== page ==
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Scandalous Doings in High Places

To the editor, Teatime Tattler

Dear Honoured Sir

It is with the greatest of reluctance that I put pen to paper. I am not, I assure your readers, sir, one to speak ill of my fellows, but I also believe most strongly that we of the highest ranks must set a good example to others.

Sadly, what I have observed with my own eyes leads me to believe that a previous correspondent to your paper has the right of it. One of the highest ladies in the land outside of the Royal Family has, indeed, been led into the most grevious of errors by the kindness of her heart.

Just the other night, I was at the theatre. It was not a memorable occasion to begin with — a very mediocre crowd, and much focused on some actor from the provinces who was making his debut on the London stage. At the interval, however, a vast crowd, all very merry, joined us, which was a great improvement, for what is the point of getting dressed to attend the theatre, if few people see you?

But I digress.

Miss C., a young person (I do not say ‘lady’, though she aspires to such) who currently lives in the household of the great lady I mentioned, was reprimanded — very properly, I might add — by the cousin who is the head of her family, and responded most pertly.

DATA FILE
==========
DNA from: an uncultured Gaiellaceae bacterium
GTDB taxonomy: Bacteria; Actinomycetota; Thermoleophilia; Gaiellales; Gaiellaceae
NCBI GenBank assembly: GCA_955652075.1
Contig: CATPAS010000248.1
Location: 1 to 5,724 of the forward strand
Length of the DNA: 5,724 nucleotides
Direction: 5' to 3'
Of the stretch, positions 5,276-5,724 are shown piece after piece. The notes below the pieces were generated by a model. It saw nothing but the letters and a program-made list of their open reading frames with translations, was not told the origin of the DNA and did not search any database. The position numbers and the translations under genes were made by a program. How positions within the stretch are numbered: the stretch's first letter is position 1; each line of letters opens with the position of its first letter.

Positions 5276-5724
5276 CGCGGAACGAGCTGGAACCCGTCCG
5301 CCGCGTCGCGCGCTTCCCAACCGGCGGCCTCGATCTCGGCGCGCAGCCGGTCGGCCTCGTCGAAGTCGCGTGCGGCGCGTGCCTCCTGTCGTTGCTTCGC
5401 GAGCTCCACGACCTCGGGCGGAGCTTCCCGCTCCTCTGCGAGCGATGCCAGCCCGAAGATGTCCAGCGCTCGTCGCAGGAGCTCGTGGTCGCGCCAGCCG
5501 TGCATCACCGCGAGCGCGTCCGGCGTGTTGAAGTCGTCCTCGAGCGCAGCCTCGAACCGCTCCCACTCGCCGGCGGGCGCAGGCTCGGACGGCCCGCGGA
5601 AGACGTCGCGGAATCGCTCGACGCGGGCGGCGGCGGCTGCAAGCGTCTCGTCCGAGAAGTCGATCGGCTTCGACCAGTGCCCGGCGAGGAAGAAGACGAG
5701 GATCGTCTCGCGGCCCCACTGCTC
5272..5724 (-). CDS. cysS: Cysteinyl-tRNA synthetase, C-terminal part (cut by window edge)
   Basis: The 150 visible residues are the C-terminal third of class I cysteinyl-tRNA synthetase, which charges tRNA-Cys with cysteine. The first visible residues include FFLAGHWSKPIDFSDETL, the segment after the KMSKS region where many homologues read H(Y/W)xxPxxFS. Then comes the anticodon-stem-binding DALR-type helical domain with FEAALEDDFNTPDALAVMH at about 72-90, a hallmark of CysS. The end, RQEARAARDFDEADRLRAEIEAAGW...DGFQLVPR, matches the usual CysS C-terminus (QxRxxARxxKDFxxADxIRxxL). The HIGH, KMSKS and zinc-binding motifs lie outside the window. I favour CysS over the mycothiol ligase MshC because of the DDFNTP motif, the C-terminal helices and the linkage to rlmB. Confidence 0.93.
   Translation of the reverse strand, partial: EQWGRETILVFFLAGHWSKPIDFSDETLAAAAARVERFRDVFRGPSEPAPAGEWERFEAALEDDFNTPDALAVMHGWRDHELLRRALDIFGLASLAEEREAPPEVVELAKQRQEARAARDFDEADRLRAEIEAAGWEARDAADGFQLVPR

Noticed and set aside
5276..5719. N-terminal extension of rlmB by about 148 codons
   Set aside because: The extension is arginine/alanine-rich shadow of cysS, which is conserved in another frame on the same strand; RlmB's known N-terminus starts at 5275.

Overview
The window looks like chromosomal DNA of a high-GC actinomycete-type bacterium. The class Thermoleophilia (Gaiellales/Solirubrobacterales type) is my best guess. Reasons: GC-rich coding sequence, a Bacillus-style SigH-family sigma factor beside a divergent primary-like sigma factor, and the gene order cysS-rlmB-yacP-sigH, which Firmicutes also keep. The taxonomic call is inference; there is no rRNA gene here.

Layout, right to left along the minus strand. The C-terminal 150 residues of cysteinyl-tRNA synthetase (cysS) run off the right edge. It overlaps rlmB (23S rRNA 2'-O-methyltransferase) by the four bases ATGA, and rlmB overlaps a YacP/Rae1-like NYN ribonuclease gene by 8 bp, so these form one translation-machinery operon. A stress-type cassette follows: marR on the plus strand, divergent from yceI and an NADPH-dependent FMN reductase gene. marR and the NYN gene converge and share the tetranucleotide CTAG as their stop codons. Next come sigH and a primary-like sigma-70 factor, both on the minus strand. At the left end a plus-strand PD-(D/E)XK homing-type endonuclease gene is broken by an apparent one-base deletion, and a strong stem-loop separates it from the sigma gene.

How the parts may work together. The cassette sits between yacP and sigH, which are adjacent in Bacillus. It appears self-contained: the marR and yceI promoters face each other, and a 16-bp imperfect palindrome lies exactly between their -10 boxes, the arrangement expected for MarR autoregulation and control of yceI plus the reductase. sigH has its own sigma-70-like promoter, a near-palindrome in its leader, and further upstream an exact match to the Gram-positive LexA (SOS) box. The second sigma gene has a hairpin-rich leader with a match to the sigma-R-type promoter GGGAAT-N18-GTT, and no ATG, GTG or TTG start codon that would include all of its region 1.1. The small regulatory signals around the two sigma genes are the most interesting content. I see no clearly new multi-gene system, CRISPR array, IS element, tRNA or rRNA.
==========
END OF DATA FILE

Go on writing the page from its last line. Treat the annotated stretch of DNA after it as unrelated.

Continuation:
Are these the manners she learns at a ducal table, I ask you?

Perhaps so. You will be shocked — I was shocked, sir — to know that one much closer to the great lady’s heart (though not precisely what a proper gentlewoman would consider family) was also seen behaving scandalously a few days earlier.

I happened to be walking in Hyde Park on one of the first days without snow and fog, and I came across Miss J. G. in the arms of Lord D., who has been heard to wager he will be there to catch the maiden, if maiden she be, when she falls.

Miss J. G., you will know, is said to be the ward of said great lady (though the polite world knows she has no right to be in a ducal household, unless in the most menial — or the most scandalous of positions). It appears she has inherited the appetites of the mother who gave away her virtue to the great lady’s husband.

I interrupted them and they were soon after joined by Miss J. G.’s sister and Lord H. — another scandalous pairing.

Furthermore, the newly minted earl, Lord C., might look to the company that his sister, Lady F., is keeping under the sponsorship of the great lady. As if walking the back alleys of London with only a one-handed footman for protection is not foolish enough, she has now taken up with the Recluse of Cambridge!

Alas. One hears rumours that the great lady’s husband is ailing, and that his ailment is of the type to affect the brain. Perhaps the condition is infectious, for what else can explain such terrible flaws in judgement on the part of a lady we should all look up to.